Screenshot from Fabled.

And then there’s AI Dungeon, which works on both iPhones and Androids as well as on the web. This one doesn’t generate a novel as much as a choose-your-own-adventure story, which is another way of getting around the current limitations of AI. A similar app that requires regular reader input is MyTales.

Again, this is very early days, and progress will be swift.

Plus, think of the possibilities here. Phones already have built-in speech — I’ve been using my phone’s voice assistant to read my ebooks out loud to me for years, and the technology has gotten very, very good in the last few months. The stories can also be generated in any language, not just English.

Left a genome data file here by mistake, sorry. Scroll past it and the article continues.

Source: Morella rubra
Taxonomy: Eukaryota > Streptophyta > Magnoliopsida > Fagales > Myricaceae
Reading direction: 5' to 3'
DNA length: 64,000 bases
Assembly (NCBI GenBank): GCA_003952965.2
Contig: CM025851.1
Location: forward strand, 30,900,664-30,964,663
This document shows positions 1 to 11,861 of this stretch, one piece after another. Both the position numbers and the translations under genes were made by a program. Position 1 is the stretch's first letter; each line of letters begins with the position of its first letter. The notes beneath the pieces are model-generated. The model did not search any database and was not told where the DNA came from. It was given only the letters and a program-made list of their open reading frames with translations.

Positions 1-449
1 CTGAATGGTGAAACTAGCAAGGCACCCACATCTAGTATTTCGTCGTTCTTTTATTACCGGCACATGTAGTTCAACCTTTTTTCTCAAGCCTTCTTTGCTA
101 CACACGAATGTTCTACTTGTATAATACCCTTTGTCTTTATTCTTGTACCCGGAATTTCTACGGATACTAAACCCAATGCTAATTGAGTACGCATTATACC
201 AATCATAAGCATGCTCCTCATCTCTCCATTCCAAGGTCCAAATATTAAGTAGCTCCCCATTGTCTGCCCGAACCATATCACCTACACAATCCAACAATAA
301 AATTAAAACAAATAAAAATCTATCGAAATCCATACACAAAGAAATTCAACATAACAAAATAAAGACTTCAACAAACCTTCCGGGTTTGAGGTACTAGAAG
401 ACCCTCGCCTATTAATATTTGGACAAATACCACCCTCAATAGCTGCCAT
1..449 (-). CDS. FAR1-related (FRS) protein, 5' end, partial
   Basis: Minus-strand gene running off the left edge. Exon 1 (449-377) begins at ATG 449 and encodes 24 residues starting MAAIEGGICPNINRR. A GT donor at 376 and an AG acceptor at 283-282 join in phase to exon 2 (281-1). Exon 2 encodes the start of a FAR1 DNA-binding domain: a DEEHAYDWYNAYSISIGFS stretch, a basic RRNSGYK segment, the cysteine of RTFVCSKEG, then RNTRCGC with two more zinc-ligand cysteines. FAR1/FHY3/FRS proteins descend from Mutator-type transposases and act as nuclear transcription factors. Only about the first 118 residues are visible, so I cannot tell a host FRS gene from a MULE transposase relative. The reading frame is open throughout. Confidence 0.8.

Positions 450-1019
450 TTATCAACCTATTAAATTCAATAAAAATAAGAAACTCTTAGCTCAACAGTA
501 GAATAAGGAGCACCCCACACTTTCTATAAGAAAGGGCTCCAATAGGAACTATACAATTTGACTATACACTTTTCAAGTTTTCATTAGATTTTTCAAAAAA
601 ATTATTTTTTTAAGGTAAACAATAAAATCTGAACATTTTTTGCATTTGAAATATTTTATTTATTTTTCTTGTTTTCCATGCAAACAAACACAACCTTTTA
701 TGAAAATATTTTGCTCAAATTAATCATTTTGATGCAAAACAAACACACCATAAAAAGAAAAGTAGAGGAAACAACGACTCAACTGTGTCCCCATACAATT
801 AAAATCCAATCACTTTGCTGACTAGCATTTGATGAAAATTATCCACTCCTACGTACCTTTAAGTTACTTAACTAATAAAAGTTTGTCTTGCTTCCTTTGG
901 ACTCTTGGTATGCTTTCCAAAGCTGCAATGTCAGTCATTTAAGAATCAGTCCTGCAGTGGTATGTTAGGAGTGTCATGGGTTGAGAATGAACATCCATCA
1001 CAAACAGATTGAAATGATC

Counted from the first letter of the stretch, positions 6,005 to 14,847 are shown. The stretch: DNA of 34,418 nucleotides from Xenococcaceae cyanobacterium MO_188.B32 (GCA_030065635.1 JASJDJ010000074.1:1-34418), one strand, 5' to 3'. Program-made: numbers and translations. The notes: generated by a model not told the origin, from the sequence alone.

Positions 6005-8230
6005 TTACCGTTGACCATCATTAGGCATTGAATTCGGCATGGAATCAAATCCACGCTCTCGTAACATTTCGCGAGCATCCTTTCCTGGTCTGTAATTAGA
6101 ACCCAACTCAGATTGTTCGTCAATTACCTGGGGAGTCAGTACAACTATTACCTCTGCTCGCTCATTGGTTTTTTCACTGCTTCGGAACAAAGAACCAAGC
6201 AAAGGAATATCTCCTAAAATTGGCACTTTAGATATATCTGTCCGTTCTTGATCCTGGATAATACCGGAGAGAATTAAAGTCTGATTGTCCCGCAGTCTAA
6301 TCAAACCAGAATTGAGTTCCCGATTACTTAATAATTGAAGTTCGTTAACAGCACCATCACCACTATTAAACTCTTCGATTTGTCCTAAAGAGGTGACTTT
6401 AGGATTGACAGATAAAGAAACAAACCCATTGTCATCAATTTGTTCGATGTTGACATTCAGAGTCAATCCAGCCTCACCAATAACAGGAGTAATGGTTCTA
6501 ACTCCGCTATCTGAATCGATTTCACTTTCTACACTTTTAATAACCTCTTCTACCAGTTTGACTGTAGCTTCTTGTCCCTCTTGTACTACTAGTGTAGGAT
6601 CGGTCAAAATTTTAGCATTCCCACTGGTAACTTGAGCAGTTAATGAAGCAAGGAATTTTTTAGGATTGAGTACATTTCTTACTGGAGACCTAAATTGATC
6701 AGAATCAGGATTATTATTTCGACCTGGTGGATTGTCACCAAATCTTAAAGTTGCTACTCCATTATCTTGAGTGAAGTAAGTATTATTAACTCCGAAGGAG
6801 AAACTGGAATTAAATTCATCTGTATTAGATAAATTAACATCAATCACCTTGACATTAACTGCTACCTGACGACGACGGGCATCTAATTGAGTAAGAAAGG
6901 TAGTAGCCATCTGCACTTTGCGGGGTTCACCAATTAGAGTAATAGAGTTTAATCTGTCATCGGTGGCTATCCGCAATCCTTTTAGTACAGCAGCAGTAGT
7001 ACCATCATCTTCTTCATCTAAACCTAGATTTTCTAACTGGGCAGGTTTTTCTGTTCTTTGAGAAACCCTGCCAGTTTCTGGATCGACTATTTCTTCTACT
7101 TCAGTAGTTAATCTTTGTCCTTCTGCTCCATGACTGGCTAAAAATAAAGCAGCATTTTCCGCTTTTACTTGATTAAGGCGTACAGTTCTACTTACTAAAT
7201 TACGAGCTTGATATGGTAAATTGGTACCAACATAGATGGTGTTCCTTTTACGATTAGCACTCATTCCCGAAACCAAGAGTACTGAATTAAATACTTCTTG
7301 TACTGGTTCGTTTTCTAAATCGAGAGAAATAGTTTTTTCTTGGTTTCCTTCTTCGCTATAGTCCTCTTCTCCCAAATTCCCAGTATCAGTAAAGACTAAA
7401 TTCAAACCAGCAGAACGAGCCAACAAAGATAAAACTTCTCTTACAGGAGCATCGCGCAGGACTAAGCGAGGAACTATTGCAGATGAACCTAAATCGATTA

If I was a brand, like, say, Pokemon, I’d use something like this, once it improved just a little bit more, to create personalized stories using my brand assets. Frankly, I’d be surprised if they weren’t already doing this.

ChatGPT is just barely good enough at this point to create a coherent children’s story. But the next upgrade is expected out before the end of this year, and it promises to show another order of magnitude of improvement.

In fact, people are already working on giving ChatGPT long-term memory and the ability to delegate tasks. That means that full-length novels are just around the corner. The folks who own the Law & Order franchise, for example, can upload their scripts and then generate an infinite number of new novelizations based on their existing intellectual property. I would totally read a new Law & Order novella every night. And with Internet access, ChatGPT can even create stories based on the latest headlines.